In Maribor Lent is the name of the city’s historic old quarter on the northern bank of the Drava, and a two week arts festival held every year around the end of May/beginning of June, of which the majority of events are held in that part of the city. Many of Maribor’s oldest buildings were either lost or extensively damaged in World War Two so the historic quarter is quite small but gradually the buildings that can be restored are getting a new lease of life.
Lent covers an area between the Stari most (the old bridge) and the new market place about half a mile to the west along the Drava and from the river to Koroska cesta and Glavni trg. The best know attraction is the celebrated "Stara Trta" – the old vine (see my review in this journal) which is claimed to be, at over four hundred years old, the world’s oldest. The house on which the vine grows is also an outpost of the Maribor tourist information office and plays host to regular exhibitions on different aspects of Maribor history and Stajerska life. There are also frequent wine tasting events held here in the House of the Old Vine, as it is known.
Apart from a small handful of bars and clubs, you’ll find the Maribor pub scene very democratic with a mixed crowd at most of the cafes along the river front and on the little pedestrian lane that runs from the bottom of the stairs that drop down by the old casino building on the northern end of the Stari Most (the Old Bridge). Verdi (look for the sign with the three rats) does reasonable pizzas while Gril Ranca is the place to go for cevapcici and pljeskavica – nothing else is sold here.
Lent is slowly being regenerated but there are still many buildings in a poor state of repair. This part of town should be buzzing with gallery spaces and organic cafes but progress is slow. Some of the buildings look a bit run down but are actually used for events such as the international arts festival, also called Lent and held here at various locations on the north bank of the Drava over two weeks every year in May/June. Likewise there are a number of bars known as "Lent bars" which operate only during those two weeks.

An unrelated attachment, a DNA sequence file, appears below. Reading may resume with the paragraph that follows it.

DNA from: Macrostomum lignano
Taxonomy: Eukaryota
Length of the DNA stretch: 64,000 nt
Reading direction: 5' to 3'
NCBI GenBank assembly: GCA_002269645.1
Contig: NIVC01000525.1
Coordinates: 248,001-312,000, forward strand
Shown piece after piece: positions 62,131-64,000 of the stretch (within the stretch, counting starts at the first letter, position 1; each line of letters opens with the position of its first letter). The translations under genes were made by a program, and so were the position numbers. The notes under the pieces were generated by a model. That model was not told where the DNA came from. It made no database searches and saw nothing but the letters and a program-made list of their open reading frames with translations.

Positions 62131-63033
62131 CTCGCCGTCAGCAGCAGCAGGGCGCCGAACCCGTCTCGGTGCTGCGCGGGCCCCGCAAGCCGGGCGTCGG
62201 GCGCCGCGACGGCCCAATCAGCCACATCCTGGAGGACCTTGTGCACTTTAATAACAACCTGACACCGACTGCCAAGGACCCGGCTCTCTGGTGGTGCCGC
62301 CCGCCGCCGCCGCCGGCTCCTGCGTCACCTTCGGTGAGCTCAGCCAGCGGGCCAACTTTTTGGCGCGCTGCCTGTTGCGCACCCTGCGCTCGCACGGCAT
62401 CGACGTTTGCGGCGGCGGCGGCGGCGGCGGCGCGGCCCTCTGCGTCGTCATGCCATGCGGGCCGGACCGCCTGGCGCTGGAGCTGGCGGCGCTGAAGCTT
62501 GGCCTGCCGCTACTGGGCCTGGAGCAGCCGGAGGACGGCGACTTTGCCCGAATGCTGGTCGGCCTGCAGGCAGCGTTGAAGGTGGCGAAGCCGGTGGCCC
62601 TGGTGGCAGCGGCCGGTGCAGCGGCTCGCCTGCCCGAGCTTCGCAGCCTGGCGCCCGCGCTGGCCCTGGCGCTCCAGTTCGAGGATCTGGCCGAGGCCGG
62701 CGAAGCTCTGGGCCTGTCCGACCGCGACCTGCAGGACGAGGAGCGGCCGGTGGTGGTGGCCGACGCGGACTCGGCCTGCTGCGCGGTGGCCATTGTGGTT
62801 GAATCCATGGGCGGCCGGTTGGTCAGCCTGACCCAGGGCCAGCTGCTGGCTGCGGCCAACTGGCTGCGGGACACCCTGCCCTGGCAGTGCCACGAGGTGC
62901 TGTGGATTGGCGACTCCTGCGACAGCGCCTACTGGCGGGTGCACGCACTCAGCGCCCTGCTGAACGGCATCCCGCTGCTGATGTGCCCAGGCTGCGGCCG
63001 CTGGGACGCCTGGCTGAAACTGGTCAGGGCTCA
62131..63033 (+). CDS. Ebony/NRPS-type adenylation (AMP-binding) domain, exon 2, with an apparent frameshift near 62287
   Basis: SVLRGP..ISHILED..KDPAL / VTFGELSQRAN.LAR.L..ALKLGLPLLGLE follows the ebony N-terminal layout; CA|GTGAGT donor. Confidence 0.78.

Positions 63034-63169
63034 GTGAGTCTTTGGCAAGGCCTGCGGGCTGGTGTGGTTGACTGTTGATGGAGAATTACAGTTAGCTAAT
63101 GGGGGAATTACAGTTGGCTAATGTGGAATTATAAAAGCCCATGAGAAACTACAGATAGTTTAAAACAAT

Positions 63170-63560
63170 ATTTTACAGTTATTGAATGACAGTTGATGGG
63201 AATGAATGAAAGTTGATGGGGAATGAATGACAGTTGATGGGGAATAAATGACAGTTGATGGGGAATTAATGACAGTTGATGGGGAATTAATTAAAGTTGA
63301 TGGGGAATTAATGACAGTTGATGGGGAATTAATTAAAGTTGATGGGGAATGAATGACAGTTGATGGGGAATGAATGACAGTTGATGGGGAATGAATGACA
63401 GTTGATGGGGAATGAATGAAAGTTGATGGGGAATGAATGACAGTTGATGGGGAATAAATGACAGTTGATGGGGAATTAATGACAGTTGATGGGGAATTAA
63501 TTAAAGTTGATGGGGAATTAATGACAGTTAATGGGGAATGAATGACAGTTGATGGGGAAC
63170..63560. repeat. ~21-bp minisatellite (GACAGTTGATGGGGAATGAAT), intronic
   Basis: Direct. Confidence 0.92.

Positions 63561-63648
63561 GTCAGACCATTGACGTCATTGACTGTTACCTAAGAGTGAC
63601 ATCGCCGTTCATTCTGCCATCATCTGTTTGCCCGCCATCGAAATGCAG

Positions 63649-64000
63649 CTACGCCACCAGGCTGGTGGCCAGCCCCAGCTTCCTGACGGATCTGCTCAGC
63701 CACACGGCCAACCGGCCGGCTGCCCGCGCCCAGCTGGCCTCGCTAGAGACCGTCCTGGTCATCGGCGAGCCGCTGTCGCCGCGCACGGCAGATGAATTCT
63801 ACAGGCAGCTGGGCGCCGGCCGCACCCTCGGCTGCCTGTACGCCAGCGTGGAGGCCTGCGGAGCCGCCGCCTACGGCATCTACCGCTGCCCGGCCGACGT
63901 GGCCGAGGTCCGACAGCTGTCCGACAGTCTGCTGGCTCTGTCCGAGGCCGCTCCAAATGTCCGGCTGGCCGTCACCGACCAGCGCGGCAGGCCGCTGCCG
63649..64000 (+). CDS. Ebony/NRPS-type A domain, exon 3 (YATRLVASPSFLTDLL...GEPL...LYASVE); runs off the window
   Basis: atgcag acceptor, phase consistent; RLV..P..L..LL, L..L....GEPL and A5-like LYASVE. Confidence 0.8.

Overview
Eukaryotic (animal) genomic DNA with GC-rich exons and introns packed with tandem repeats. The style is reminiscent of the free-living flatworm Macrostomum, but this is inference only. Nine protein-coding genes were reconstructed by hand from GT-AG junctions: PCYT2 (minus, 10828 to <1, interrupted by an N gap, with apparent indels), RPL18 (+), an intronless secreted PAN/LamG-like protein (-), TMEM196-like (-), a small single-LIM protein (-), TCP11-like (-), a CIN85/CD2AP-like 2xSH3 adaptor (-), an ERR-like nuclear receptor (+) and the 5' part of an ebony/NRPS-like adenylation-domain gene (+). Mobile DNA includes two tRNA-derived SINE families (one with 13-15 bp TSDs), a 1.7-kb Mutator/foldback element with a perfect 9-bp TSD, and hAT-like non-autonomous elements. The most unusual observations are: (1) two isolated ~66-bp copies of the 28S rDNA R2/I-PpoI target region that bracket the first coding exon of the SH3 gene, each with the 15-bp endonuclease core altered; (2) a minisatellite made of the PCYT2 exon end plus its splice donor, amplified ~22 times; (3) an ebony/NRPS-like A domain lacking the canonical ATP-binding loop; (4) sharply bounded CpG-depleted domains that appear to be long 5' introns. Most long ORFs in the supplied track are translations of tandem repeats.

A few buildings such as the old water tower and the Jews Tower have been fully restored and serve a number of purposes. The water tower is a part time wine bar and is an excellent place to try some of the finest wines produced in this part of the country. This sixteenth century tower was built to resist Turkish raiders. Just across the road, looking down on the water tower is the Jews Tower. At the other end of Lent is the circular Judgment Tower (Sodni stolp) dating from the 14th century. It was here that sentences were passed down to women found guilty of witchcraft.
Behind the Judgment Tower, looking onto the old marketplace is the Minorite Monastery and the Church of Mary’s Assumption. The monastery, built in the thirteenth century pre-dates the church. In 1747 people started to make pilgrimages to this church to see its statue of Mary but Emperor Joseph II abolished the monastery in the 1780s and the building was used instead as a military barracks, a purpose it retained until the late 1920s. In 2010 the Maribor Puppet Theatre moved into redeveloped building of the monastery giving it a much needed new lease of life.
The oldest streets in Lent formed the ‘Jewish ghetto’; Dravska ulica, Usnjarska ulica (the name means Leather Street – this was where Maribor’s renowned leather workers were situated) and Ključavničarska ulica (Locksmiths’ Street) are wonderful narrow lanes where you can lean from the windows and shake hands with the people across the way.
It is sad that Maribor lost so much of its old town as a result of the Second World War, even more so that it was not better protected in the years thereafter but there is certainly a lot being done to restore and protect what remains.